Screens (Ge) and Curves (Qu)

The Japanese stroll garden is a thematically-based series of small garden spaces centered around a pond. It is struc­tured in such a way that as the visitor walks through it, the scenery flows by, with scenes appearing and disappearing sequentially through the use of the compositional tech­nique known in Japanese as miegakure.

The Chinese yuanlin is also a stroll garden, in which the visitor enjoys different scenes and views while sauntering from the central huating to hall, tower, belvedere, and pavilion. Like the Japanese stroll garden, it is composed in the natural landscape-style.

However, as is indicated in the expression bu-yi jing-yi (“changing step, changing view”), qualitatively different scenes emerge one by one as the visitor walks, and thus dynamic, contrasting moods and vistas are fundamental means of expression in the Chinese stroll garden.

Screens (Ge) and Curves (Qu)

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72.1 Latticework doors on the facade of Ge yuan’s simian – ting (Yangzhou).

 

72.2 Fantastically shaped rocks as seen from the Liu yuan simi – anting interior (Suzhou).

 

72.3 Mutual views between the simianting and a pavilion perched atop a fantastic moun­tain (Xiao pan qu, Yangzhou).

 

Screens (Ge) and Curves (Qu)Screens (Ge) and Curves (Qu)Screens (Ge) and Curves (Qu)

73.1 A gateway used as a screening device to create a distinct garden scene (Ge yuan, Yangzhou).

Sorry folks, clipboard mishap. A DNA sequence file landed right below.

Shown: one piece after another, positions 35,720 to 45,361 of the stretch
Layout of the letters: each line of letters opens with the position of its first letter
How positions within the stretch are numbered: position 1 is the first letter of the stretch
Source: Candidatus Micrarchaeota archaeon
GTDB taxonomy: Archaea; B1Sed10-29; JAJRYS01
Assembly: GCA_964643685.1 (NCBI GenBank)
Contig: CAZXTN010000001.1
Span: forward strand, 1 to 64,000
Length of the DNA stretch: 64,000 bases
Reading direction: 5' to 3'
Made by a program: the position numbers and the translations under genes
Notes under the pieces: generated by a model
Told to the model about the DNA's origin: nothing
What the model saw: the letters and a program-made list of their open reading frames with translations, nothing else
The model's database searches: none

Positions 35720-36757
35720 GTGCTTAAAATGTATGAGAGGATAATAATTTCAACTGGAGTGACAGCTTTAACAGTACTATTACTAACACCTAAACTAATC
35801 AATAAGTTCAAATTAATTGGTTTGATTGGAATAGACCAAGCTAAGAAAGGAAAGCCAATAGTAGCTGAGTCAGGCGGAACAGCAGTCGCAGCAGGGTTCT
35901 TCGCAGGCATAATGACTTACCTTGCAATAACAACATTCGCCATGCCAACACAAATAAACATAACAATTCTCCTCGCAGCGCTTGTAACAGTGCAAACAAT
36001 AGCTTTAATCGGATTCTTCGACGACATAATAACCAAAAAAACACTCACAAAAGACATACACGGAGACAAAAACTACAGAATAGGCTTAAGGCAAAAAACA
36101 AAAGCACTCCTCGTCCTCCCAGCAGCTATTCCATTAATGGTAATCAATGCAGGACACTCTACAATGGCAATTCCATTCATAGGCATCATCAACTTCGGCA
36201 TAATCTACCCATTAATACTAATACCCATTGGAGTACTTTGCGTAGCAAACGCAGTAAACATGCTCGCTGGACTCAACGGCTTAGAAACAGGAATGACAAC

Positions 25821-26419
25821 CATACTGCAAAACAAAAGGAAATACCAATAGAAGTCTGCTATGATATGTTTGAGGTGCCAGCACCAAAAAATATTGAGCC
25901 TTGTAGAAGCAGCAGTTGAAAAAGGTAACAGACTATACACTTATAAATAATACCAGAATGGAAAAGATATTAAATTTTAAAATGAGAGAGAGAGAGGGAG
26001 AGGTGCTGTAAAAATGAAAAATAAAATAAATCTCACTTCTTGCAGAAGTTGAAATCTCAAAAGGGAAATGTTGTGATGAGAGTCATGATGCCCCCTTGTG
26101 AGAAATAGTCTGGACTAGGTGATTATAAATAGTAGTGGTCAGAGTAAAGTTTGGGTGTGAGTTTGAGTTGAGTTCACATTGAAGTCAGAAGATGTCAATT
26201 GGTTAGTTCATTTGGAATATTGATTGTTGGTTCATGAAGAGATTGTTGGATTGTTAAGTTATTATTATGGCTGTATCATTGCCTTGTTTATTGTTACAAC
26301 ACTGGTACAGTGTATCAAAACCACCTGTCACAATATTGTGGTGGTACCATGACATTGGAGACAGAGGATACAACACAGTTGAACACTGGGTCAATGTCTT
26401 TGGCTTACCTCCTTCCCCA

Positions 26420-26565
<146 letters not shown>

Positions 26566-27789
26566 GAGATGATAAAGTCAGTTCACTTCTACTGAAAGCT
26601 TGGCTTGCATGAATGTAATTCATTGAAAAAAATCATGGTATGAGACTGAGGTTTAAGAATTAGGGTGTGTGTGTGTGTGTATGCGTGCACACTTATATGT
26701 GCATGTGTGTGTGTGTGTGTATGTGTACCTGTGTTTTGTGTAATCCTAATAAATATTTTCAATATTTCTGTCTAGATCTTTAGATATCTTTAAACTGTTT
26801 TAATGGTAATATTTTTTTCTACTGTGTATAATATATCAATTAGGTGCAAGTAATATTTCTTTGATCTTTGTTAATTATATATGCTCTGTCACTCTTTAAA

73.2 A covered walkway and wall used as curving and screening devices

 

to create a scenic space cell (Xiao jin shan, Yangzhou).

 

Screens (Ge) and Curves (Qu)Screens (Ge) and Curves (Qu)

74.1 A “garden within a garden” (Zhuo-zheng yuan, Suzhou).

 

74.2 A “lake within a lake” (West Lake, Hangzhou).

 

Screens (Ge) and Curves (Qu)Screens (Ge) and Curves (Qu)

“Screening” and “winding” techniques involving the use of buildings, wall surfaces, fences, caves, gates, and cov­ered walkways divide the entire garden space to create a number of distinct, scenic space cells (Figures 73.1-73.2). Large expanses of water are also converted into a variety of different water features with this method. While these scenes are each different in character, they are also com­plimentary, and linked into a single environment.

No scene is completely independent of others; each is partitioned and also linked by architectural features—pri­marily walkways and latticework windows, articulated to prevent oversimplicity or crudeness. This is in direct con­
trast to the Japanese miegakure technique effected mainly with natural elements such as plants. Separate scenes in the Chinese garden are not equal in size; rather the main scenes, forming the core of the garden, cover a larger area and are supported by many smaller scenes providing the necessary opposition. The layout of large and small areas is composed with rhythmical changes juxtaposing expan­siveness and concentration. These techniques give rise to expressions such as yuan zhongyou yuan (“garden within a garden”), and hu zhong you hu (“lake within a lake”) (Figures 74.1-74.2).

These garden forms, in other words, are an extension

of the idea of bieyou dong tian, or another world (i. e., the paradise of the Taoist Immortals). Chinese yuanlin are composed with ever-changing variety and contrast through the use of garden composition techniques known as yuan bi ge (“gardens must have screens”) and shui bi qu (“water must curve”). The smoother narrative of the Japanese stroll garden can be compared to an “analog” form of expression, in which case the change and opposition marking distinct scenes in the Chinese yuanlin would be “digital.”

Xie-qu yuan (Garden of Harmonious Interest) in the Yi-he yuan (Garden of Cultured Peace) in Beijing is well known as an example of a “garden within a garden,” while the Hua-gang guan-yu (Flower Harbor for Viewing Fish) of Xi hu (West Lake) in Hangzhou is a famous “lake with­in a lake.”